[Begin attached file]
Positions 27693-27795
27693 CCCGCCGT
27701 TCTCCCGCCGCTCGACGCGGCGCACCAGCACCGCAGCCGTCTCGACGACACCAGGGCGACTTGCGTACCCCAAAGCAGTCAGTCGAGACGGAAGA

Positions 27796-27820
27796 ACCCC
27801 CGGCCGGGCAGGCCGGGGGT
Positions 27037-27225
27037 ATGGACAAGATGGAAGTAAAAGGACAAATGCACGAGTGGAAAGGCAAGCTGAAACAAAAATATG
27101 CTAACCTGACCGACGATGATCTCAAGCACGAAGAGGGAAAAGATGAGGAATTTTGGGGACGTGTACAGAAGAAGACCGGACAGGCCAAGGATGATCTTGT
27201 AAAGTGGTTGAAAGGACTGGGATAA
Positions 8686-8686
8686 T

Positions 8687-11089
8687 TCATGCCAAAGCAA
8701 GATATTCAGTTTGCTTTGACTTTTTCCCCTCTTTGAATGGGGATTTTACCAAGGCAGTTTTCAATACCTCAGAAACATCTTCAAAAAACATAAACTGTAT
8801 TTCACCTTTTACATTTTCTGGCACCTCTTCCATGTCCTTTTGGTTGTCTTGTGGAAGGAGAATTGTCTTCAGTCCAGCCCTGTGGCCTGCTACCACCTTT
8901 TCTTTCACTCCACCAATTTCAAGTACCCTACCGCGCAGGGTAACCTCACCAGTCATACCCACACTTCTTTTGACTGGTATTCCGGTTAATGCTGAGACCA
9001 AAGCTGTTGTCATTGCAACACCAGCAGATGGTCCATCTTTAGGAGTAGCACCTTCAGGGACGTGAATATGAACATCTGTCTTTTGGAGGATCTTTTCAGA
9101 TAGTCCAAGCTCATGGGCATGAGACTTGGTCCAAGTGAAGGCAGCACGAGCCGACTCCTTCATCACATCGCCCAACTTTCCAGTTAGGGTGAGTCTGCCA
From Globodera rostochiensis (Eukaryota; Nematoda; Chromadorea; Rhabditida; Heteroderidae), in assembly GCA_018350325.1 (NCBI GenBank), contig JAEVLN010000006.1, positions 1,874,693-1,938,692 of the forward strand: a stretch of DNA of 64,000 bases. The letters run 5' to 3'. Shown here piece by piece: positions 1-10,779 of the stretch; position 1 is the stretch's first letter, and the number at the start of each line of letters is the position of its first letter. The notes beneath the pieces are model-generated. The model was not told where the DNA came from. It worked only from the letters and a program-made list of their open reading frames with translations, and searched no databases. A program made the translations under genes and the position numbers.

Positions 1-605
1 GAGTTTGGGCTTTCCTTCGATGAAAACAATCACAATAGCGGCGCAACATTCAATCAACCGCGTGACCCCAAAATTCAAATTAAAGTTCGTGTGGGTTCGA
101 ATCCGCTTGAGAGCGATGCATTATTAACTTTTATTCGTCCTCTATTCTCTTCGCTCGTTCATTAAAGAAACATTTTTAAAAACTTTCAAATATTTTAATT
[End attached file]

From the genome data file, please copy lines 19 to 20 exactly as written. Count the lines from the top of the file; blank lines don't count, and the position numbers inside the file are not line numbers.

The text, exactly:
9101 TAGTCCAAGCTCATGGGCATGAGACTTGGTCCAAGTGAAGGCAGCACGAGCCGACTCCTTCATCACATCGCCCAACTTTCCAGTTAGGGTGAGTCTGCCA
From Globodera rostochiensis (Eukaryota; Nematoda; Chromadorea; Rhabditida; Heteroderidae), in assembly GCA_018350325.1 (NCBI GenBank), contig JAEVLN010000006.1, positions 1,874,693-1,938,692 of the forward strand: a stretch of DNA of 64,000 bases. The letters run 5' to 3'. Shown here piece by piece: positions 1-10,779 of the stretch; position 1 is the stretch's first letter, and the number at the start of each line of letters is the position of its first letter. The notes beneath the pieces are model-generated. The model was not told where the DNA came from. It worked only from the letters and a program-made list of their open reading frames with translations, and searched no databases. A program made the translations under genes and the position numbers.